Governor-General Sir Jerry Mateparae has presented Christchurch with the Royal Humane Society Gold Medal for its part in coping with the quake.
He says the award recognises the many ordinary people who displayed extreme bravery and humanity.
''What is so extraordinary about this kind of bravery is that these ordinary people, who themselves were fearful and in shock, put their own lives at great risk to salvage any life they could.'' Sir Jerry says.
He says the award acknowledges all people who put fear aside to preserve life.
Thousands gather to remember
Thousands of people gathered at Hagley Park in Christchurch at a public service to mark the first anniversary of the February earthquake.
Commemorative services were held in Christchurch and throughout New Zealand to remember the 6.3-magnitude quake that struck at 12.51pm on 22 February 2011, claiming the lives of 185 people.
Some 20,000 people were at the service on Wednesday afternoon, which opened with the sounding of a conch shell, and a mihi for those gathered.
The names of all those who died in the quake were read out as part of the ceremony.
A two-minute silence marked the moment the quake struck.
As the service ended, 185 monarch butterflies were released, signifying those who died as a result of the quake.
Services were also held around the country to mark the anniversary.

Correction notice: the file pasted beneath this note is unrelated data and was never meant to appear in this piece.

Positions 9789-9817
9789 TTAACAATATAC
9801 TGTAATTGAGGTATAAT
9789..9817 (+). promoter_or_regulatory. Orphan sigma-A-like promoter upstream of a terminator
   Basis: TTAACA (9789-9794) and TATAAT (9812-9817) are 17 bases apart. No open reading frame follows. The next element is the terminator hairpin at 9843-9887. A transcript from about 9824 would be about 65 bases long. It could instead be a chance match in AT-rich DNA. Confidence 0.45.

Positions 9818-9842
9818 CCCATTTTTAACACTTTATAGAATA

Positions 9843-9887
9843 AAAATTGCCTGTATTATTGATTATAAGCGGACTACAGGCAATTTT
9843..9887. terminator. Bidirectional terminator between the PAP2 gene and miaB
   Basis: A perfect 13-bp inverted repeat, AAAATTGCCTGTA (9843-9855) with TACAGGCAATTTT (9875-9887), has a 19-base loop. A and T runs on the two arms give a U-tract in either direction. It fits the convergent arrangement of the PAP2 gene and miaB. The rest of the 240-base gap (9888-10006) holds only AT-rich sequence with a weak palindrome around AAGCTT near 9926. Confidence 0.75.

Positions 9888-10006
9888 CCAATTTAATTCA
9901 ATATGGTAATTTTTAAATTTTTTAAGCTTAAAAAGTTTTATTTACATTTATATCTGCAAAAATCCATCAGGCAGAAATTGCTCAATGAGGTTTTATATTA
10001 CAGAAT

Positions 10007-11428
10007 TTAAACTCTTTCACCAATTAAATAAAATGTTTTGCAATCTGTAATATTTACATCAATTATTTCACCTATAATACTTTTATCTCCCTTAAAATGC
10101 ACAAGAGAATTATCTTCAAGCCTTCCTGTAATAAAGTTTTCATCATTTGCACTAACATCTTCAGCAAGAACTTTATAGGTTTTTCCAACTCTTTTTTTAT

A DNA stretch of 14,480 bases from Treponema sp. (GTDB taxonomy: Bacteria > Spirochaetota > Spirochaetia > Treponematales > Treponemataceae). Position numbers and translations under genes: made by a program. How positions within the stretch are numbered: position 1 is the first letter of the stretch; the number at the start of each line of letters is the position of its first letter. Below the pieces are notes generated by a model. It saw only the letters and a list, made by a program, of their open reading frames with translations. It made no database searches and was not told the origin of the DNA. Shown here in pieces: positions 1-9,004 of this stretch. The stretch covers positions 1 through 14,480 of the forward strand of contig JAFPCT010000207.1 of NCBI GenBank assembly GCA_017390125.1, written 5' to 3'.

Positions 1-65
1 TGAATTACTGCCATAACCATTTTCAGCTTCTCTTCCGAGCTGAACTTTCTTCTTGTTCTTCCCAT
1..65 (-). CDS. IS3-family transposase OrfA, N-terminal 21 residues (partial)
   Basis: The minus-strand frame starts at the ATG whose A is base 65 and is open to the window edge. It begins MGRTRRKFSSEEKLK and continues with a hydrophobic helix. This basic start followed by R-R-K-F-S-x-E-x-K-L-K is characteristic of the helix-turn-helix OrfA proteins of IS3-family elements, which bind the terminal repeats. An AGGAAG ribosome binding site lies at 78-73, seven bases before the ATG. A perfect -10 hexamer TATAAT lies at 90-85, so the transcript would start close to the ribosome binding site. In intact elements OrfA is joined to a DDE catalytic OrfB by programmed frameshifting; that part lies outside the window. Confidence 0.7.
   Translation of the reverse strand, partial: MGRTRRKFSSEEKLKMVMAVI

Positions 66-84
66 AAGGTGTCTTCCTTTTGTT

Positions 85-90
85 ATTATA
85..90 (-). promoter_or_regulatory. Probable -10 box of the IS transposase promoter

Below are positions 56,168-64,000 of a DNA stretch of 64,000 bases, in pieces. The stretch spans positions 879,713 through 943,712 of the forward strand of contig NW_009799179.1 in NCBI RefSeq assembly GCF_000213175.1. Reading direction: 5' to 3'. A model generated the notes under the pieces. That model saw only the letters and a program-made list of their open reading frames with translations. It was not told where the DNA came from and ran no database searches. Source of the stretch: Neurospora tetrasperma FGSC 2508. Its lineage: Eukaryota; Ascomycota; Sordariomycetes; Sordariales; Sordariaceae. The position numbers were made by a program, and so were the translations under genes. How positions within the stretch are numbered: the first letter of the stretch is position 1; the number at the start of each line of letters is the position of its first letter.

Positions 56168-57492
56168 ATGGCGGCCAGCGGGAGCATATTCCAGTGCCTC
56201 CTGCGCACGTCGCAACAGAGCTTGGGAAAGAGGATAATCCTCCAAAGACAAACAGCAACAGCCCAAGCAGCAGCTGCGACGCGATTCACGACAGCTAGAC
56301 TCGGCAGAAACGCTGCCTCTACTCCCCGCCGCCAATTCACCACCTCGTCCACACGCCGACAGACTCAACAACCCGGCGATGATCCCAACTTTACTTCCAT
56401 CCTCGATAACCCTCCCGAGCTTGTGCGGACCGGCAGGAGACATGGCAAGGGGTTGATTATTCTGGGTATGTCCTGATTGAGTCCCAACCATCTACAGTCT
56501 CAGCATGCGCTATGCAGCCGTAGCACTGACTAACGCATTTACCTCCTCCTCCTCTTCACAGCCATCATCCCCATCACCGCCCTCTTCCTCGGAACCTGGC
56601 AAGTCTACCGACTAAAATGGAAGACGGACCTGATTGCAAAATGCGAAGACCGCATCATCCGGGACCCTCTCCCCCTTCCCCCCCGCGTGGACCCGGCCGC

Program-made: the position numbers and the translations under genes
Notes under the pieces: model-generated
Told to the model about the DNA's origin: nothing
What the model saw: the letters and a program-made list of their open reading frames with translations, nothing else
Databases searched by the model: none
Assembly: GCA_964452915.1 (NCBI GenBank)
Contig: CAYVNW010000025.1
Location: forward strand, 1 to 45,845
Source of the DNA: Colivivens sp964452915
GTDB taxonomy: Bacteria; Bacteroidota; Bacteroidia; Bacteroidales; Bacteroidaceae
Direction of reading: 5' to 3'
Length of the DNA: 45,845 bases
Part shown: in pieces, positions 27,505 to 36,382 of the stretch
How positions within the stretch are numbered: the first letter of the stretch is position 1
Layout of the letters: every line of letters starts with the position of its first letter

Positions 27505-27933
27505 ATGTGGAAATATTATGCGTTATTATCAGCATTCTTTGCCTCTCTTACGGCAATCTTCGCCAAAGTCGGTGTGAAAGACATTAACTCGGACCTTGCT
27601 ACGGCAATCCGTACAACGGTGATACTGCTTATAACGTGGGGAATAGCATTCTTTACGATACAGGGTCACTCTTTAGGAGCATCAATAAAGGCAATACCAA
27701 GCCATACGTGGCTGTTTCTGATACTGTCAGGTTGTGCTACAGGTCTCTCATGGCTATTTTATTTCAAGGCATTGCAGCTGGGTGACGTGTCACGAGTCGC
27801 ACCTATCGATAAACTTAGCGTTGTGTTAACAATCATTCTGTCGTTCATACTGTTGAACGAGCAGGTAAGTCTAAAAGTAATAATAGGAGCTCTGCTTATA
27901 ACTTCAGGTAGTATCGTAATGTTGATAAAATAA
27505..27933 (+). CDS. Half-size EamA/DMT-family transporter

In Auckland about 200 people took part in commemorative activities at the War Memorial Museum, with donations being collected for Christchurch.
A similar number attended a service at the Wellington Cathedral of Saint Paul, where Anglican Bishop of Wellington, Thomas Brown, read a prayer especially for the people of Christchurch.
In Dunedin about 500 people marked two minutes silence at the Museum Reserve, near Otago University. Bagpipes were played afterwards and Amazing Grace sung.
PM speaks of the day everything changed
Ceremonies in the city began with a memorial service in Latimer Square at 8am, focussed on families who lost loved ones and those who tried to help.
Prime Minister John Key told the service that the events of February last year will go down in history as one of the country's darkest days.
Mr Key told the service that everything changed that day, and the city of Christchurch changed forever.
He said he would never forget coming to Latimer Square in the hours after the quake.
"People were huddled under blankets, sirens were blaring, and dust and smoke was thick in the air.
"There were fires, helicopters with monsoon buckets hovering overhead.
"And amid all of this, aftershocks continued to shake the very ground we stand on today."
Christchurch mayor Bob Parker said Latimer Square became a centre for those who came to help from all over the world.
"The square in our city was transformed within 24 hours into a United Nations of international effort, of compassion, of courage."
Mr Parker acknowledged the countless emergency services, including the first responders who came to help.
About 500 people, including members of the public, attended the service.
Communities organise events
In addition to public services, Christchurch residents organised community events and gatherings, including floral tributes, public picnics, exhibitions and church services.
The people of Christchurch were invited to throw fresh flowers into the Avon River at memorial gathering points.
And in London, New Zealanders have been invited to evensong at Westminster Abbey, where prayers will be offered to earthquake victims.